It was at the Auburn Avenue Research Library on African American Culture and History where I found a somewhat obscure oral transcript of Annie McPheeters, who recounted her career at the segregated Auburn branch, as well as her life as Atlanta’s first African American librarian. While fascinating, I thought her story of King requesting Gandhi books too spurious — something she had misremembered after 60 years. Further research proved me wrong. A handful of unrelated sources clearly noted the segregated branch of the Auburn library holding adult education classes about Gandhi between 1931 and 1934, with the library acquiring the material used.

“At that time,” recalls McPheeters, “one of the outstanding discussion groups centered around Gandhi and his movement. And we had several programs directly connected with the Gandhi movement.” As for the young Martin Luther King Jr., she reported “that at a very early age he started — I don’t know how he got interested in Gandhi. He may have come with his father to one of those meetings that the adult education project had…but he started reading those books on the Gandhi movement. And he read everyone of those books that we had.”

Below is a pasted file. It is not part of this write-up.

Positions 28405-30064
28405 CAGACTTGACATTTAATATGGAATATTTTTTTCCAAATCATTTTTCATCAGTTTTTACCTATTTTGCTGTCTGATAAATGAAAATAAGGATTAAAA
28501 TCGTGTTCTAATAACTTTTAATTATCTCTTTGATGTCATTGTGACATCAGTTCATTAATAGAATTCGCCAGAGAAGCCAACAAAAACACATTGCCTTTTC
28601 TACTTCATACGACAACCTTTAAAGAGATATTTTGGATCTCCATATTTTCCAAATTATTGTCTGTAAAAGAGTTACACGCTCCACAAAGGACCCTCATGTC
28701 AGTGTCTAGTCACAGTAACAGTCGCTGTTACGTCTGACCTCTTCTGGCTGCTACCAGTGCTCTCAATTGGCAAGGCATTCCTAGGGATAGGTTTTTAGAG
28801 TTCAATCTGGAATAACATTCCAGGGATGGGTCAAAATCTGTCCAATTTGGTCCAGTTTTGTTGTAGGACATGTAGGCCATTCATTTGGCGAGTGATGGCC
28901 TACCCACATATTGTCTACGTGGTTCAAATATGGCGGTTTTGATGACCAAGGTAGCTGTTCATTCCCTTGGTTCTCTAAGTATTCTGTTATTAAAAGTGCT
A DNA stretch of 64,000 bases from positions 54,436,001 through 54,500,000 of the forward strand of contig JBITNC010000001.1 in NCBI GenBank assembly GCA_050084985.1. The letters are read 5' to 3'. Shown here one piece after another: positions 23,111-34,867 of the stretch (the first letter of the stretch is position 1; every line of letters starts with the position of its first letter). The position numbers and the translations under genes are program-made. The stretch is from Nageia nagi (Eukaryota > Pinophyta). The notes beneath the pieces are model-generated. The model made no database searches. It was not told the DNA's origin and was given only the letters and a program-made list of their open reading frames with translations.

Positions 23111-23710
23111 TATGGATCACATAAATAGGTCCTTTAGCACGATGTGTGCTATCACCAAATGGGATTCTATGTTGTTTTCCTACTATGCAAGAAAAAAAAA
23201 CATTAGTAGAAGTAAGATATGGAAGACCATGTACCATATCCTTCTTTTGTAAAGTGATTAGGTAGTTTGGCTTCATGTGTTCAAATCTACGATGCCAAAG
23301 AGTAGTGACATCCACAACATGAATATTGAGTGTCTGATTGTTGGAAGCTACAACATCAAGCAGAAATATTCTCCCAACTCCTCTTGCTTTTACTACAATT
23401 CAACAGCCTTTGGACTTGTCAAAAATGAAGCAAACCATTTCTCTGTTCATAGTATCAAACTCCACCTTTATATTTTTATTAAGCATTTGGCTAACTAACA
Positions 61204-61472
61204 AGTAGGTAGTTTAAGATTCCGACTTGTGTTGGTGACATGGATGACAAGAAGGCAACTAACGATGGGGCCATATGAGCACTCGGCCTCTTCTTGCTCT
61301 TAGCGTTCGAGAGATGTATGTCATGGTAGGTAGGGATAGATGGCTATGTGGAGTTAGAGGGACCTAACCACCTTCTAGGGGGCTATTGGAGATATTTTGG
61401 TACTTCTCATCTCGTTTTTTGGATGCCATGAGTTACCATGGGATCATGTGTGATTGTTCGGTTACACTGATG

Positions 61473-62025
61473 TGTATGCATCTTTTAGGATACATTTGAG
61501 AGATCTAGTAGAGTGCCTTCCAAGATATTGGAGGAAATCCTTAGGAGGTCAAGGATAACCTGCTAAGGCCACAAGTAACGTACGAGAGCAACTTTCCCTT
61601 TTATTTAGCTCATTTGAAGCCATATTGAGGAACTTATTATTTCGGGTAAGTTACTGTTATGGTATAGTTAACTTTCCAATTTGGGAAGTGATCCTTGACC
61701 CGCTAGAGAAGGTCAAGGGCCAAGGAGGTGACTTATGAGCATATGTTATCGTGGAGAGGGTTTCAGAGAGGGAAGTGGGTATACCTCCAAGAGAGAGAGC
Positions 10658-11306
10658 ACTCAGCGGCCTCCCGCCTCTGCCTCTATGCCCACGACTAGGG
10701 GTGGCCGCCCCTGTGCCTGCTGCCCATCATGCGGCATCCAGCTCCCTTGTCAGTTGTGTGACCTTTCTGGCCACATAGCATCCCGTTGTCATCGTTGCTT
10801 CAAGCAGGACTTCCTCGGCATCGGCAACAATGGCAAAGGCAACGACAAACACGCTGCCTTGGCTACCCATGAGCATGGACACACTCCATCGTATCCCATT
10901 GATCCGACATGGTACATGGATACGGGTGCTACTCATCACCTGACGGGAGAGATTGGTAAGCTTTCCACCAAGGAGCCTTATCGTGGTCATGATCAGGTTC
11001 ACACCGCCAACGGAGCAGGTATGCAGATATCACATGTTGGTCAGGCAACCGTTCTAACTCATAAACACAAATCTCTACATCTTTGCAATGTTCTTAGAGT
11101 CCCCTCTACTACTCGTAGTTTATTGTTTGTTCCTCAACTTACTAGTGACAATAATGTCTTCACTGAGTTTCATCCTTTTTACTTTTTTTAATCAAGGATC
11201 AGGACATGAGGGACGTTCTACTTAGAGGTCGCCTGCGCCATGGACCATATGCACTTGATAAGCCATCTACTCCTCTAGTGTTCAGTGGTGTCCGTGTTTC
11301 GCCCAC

The title of the books King borrowed are frustratingly lost to history. Library circulation records — if kept at all— are only used for statistics. The reality of the separate but equal segregated libraries all but ensured a lack of record keeping. The sponsors of the Gandhi program — American Library Association, The Association for Adult Education and The Carnegie Library of New York — also have no records of what books were used for their Gandhi programs.